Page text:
The video game industry generates more than $5 billion in annual revenue and has grown at a clip of 10 percent or better in the past few years. Local officials want to find a way to bring it to Rochester.
The region is home to a nationally renowned school of video game design at Rochester Institute of Technology and one of the foremost centers for electronic game study, the Strong's International Center for the History of Electronic Games. Local government officials and industry leaders are looking at how to lean on those resources to grow the industry within Rochester.
Some officials see RIT and the Strong center as keys to creating a game development hub here.
This week Rochester played host to a conference of state officials and local industry leaders to discuss how the video game design and development industry could become an economic engine for New York.
Andrew Phelps, director of RIT's new multidisciplinary Center for Media, Arts, Games, Interaction and Creativity, said many graduates from the university's School of Interactive Games and Media end up moving to the West Coast for work. RIT plans to do more to keep them here, to start and develop their own businesses, he said.
"The program that I founded in the Golisano College of Computing is producing talent that is driving the industry worldwide," Phelps said. "We send students everywhere in the world, and if I'm having a bad day, I can go to Best Buy and flip over a game and read the names of RIT graduates.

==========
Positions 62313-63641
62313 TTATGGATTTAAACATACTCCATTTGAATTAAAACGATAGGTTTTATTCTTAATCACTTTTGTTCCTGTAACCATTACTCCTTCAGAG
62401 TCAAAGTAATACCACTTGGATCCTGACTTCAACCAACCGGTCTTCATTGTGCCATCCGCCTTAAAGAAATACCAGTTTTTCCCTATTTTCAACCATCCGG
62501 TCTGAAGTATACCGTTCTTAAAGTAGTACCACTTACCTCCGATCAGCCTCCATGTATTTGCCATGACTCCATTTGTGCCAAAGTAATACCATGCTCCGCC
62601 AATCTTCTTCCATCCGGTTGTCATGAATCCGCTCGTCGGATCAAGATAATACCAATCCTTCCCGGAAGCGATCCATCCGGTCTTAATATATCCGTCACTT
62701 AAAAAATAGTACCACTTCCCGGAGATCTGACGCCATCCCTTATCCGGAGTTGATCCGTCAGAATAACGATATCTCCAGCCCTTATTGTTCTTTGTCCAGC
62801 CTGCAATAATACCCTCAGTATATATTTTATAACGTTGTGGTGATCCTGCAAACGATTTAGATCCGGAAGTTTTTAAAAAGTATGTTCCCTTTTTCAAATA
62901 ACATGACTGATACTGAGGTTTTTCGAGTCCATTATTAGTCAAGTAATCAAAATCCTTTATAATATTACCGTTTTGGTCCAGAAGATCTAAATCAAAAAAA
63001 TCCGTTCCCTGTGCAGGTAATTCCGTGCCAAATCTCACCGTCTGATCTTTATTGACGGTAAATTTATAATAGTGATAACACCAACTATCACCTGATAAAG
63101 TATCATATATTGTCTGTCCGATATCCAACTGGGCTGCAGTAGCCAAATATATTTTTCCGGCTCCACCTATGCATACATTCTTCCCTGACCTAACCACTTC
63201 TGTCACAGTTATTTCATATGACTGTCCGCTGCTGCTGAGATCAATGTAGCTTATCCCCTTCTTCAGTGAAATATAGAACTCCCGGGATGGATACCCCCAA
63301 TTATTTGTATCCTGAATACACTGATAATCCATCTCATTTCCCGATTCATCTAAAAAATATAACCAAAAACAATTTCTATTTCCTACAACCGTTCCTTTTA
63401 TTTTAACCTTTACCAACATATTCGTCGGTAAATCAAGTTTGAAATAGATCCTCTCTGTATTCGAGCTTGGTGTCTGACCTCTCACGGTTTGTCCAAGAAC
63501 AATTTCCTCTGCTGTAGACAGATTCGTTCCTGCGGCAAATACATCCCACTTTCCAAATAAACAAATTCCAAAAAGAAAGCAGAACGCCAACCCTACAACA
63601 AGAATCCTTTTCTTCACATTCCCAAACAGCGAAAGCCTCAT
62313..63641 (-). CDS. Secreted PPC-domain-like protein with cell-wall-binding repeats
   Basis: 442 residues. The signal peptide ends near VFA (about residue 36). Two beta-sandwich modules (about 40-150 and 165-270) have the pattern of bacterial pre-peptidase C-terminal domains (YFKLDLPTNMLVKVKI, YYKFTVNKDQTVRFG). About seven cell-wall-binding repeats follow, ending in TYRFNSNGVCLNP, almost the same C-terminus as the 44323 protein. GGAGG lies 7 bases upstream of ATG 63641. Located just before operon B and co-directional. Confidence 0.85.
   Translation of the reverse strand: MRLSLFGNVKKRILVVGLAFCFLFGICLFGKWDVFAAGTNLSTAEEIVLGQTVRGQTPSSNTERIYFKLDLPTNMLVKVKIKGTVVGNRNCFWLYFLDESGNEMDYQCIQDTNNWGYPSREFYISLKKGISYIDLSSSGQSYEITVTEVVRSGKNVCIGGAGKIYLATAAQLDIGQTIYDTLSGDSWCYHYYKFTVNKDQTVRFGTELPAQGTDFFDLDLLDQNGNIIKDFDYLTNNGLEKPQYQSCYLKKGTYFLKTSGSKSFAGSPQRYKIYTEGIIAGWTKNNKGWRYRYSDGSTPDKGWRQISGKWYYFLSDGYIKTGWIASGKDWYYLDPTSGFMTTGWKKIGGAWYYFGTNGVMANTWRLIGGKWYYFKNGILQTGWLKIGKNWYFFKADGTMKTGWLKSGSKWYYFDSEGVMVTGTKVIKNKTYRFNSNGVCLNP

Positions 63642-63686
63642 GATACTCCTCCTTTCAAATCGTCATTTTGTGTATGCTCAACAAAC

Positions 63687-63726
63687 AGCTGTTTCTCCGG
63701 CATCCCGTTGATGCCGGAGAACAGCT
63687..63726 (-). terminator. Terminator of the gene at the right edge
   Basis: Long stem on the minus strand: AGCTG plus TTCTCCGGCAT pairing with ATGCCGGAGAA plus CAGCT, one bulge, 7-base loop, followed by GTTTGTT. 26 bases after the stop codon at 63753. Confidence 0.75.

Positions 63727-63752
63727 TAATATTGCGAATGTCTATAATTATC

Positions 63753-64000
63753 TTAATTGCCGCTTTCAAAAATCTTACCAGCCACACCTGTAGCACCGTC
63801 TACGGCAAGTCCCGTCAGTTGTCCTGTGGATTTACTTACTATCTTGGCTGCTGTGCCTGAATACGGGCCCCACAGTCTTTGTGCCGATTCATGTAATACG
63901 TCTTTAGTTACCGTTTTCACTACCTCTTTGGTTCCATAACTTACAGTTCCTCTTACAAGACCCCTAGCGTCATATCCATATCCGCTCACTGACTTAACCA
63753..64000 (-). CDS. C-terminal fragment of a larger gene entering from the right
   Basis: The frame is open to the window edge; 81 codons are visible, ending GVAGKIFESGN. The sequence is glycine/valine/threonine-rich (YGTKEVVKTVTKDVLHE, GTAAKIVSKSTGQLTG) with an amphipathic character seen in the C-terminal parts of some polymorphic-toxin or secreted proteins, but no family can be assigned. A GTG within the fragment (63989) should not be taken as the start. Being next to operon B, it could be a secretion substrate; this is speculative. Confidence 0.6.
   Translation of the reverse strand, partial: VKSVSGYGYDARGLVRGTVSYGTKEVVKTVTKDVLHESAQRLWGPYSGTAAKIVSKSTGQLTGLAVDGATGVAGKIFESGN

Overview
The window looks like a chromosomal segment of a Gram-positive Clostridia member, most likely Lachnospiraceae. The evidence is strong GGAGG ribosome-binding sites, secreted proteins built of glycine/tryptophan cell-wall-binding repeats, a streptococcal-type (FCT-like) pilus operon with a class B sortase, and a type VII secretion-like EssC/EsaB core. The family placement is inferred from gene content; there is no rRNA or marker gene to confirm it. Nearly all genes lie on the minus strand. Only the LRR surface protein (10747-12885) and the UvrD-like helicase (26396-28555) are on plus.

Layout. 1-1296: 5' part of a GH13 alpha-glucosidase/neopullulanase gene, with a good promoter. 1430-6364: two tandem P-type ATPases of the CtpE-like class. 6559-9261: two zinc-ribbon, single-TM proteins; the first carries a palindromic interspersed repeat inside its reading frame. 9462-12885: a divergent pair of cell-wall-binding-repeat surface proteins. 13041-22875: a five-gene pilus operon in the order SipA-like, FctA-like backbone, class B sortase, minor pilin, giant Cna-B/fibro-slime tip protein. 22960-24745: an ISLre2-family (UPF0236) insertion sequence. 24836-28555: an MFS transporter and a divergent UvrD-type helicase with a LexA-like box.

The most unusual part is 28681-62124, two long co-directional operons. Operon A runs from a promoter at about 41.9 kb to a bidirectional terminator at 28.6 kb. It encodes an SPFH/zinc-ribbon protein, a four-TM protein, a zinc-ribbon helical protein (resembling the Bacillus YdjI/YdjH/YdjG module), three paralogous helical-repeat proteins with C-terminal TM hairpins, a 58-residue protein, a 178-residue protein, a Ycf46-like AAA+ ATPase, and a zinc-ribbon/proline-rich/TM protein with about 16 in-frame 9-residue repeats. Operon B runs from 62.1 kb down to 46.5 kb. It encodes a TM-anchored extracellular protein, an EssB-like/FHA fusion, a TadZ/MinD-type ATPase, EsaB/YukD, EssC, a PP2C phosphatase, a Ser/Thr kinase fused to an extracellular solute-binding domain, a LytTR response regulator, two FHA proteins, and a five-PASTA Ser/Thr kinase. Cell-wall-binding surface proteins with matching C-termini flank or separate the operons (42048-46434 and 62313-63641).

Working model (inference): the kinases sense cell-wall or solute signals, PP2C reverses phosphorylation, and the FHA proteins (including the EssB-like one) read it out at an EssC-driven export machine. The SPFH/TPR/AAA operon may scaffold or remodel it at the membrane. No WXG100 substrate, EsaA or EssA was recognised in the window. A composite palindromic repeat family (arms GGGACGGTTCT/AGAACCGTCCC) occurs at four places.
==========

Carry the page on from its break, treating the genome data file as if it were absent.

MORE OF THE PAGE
"But they're not here, and part of that is on us. That's why we created the MAGIC center and the Venture Creations Incubator."
Part of the approach will be getting students off campus more, Phelps said.
"It's too easy for a student to come to RIT and not get off campus much and not understand that this is a place where they and their friends can start a business," he said. "We've got a great, vibrant arts community, and it's great for them to see that."
Others see plenty of room for the video game industry to grow in Rochester.
Jon-Paul Dyson, director of the International Center for the History of Electronic Games, noted that the video game industry has been growing exponentially in recent years. He pointed to the latest installment of the "Grand Theft Auto" video game, which has surpassed $1 billion in sales in just a few weeks.
As the industry grows, the demographics of gamers have been shifting. The typical video game player once was 26 years old but today is 35.